My PhD research was applied mechanics. I used commercial finite element analysis software to simulate thermal spray process. My research did not involve developing any weak-form formulations or any new theoretical model. I just implemented existing models and the analysis was the novelty of my research. My publications are in applied journals like journal of thermal spray and technology.

Now the professor who's going to take my interview works in theoretical model and formulations development. His papers are in core mechanics journals. However, the advertised postdoc position description aligns with my research experience and I believe I can be successful there. But I cannot produce papers similar to the professor's profile.

How do I approach the interview in this case? Should I tell them that my research experience is applied and development of formulations is not my cup of tea?

  • 4
    +1: Three down votes, no comments, and the question seems reasonable: Shocking. Appalling treatment of a new member. Be ashamed.
    – user2768
    Jan 13, 2021 at 7:35
  • Summarising the first two paragraphs would make it easier for me (and perhaps others) to understand. I tried: My research focuses on applied mechanics (analysis using existing techniques) and I'm interviewing with a professor focusing on theoretical mechanics (developing new analysis techniques), who is advertising a position in applied mechanics. As it stands, I'm a little confused by the details. I'm also a little unclear about the position you're applying for: Is it a position in applied mechanics? If not, what aspect of your research experience is it aligned with?
    – user2768
    Jan 13, 2021 at 7:46
  • 3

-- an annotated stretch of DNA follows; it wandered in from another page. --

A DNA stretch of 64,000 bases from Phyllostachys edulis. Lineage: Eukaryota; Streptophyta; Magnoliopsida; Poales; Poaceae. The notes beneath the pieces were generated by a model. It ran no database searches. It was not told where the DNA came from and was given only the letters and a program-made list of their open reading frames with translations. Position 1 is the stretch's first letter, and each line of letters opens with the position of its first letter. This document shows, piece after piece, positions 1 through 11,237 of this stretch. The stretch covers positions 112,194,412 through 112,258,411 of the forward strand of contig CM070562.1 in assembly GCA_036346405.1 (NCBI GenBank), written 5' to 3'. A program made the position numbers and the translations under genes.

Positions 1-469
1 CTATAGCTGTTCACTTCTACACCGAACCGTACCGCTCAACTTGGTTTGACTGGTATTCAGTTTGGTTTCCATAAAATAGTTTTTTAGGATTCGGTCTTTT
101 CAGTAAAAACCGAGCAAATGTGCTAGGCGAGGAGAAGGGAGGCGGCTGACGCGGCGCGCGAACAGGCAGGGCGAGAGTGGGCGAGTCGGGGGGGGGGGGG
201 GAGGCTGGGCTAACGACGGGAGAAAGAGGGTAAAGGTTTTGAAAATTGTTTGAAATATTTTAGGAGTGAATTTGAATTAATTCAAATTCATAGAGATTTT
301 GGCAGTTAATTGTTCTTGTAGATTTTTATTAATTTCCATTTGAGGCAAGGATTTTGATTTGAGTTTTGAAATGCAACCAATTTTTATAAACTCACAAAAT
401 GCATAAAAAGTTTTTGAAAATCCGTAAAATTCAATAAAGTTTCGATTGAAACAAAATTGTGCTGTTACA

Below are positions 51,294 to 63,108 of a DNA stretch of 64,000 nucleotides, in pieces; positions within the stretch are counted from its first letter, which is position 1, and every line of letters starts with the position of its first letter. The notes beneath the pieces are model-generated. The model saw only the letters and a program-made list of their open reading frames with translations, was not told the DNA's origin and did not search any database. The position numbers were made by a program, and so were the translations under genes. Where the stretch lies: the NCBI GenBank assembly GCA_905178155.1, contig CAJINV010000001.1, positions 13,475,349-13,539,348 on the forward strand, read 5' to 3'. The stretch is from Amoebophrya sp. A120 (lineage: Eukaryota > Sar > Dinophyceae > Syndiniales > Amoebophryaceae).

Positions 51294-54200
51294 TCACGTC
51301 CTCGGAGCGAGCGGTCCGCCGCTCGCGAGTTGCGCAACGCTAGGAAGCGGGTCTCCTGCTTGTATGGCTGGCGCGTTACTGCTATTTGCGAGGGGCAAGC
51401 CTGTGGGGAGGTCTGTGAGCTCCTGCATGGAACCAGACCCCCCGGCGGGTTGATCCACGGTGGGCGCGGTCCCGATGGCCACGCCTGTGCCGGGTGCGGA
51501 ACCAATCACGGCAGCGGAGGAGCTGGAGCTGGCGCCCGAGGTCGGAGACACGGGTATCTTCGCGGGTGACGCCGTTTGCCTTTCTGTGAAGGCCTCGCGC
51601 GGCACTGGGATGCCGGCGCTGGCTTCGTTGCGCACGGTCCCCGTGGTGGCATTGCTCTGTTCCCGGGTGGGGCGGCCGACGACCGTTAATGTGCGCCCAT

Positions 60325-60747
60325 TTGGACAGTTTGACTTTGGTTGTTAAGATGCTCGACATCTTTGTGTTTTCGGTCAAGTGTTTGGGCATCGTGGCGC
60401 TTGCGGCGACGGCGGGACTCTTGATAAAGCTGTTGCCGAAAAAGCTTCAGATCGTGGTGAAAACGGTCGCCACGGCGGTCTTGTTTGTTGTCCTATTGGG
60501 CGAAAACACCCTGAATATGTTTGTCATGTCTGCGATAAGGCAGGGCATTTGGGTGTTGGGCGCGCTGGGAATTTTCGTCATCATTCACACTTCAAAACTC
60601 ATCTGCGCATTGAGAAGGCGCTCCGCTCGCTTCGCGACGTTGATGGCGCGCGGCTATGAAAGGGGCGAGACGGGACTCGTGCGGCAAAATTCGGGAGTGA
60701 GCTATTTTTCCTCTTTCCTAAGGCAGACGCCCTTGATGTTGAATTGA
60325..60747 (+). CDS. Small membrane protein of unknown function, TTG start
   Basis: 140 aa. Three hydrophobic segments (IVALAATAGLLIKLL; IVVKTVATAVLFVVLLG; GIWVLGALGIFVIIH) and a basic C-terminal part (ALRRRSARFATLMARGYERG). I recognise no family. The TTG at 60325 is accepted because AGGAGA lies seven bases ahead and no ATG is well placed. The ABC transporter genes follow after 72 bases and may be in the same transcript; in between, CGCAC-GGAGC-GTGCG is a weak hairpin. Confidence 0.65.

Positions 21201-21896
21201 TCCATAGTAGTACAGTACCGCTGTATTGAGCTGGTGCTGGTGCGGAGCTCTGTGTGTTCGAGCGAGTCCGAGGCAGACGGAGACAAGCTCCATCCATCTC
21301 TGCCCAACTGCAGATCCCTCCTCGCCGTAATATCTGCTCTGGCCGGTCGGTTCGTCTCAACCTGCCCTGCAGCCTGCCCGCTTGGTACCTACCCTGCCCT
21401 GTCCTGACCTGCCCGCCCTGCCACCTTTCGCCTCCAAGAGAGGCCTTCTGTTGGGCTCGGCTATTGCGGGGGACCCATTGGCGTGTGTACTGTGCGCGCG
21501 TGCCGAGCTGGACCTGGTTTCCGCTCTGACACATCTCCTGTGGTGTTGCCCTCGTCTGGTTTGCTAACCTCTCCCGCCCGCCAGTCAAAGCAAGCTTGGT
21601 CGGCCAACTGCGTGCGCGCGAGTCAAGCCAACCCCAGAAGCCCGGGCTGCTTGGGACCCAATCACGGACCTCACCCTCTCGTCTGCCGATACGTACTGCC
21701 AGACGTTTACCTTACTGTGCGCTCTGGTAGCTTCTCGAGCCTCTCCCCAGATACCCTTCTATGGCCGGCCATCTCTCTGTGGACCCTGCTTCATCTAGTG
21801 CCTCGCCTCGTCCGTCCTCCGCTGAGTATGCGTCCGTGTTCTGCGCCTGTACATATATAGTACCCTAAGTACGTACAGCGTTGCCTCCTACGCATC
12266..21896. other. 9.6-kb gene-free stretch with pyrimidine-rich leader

Perhaps the professor wants to branch out into a new, applied area, and needs someone with the skills to do so. You wouldn't have been offered an interview if they didn't think you were a good fit for the job. Jan 13, 2021 at 8:42
  • Why did you apply for the job?
    – user151413
    Jan 13, 2021 at 9:02

2 Answers 2


My background is in computational mechanics, so I have some background to answer your question. It seems to me that you and the professor would make a good research team because your research interests and experience are complementary. Do not assume that the professor wants you to work on weak forms and model formulation. S/he might want to go in a more applied direction as @astronot said. Instead of assuming that the professor wants to produce more papers like s/he has done in the past, ask in the interview what you'd be expected to do.

Second, it might also be useful for you to learn weak forms, just like it might be useful for someone with a mathematical background to learn applied stuff using commercial packages.


I don't know you field, but I would suggest talking about your research and what makes it exciting, talk about the professors research and why you think its interesting. Think about how your work and their work can be combined.

Look over the job description and see if there are 'keywords' for skills/experience/knowledge for what they are looking for, and if so, make sure you can sell yourself for each of them.

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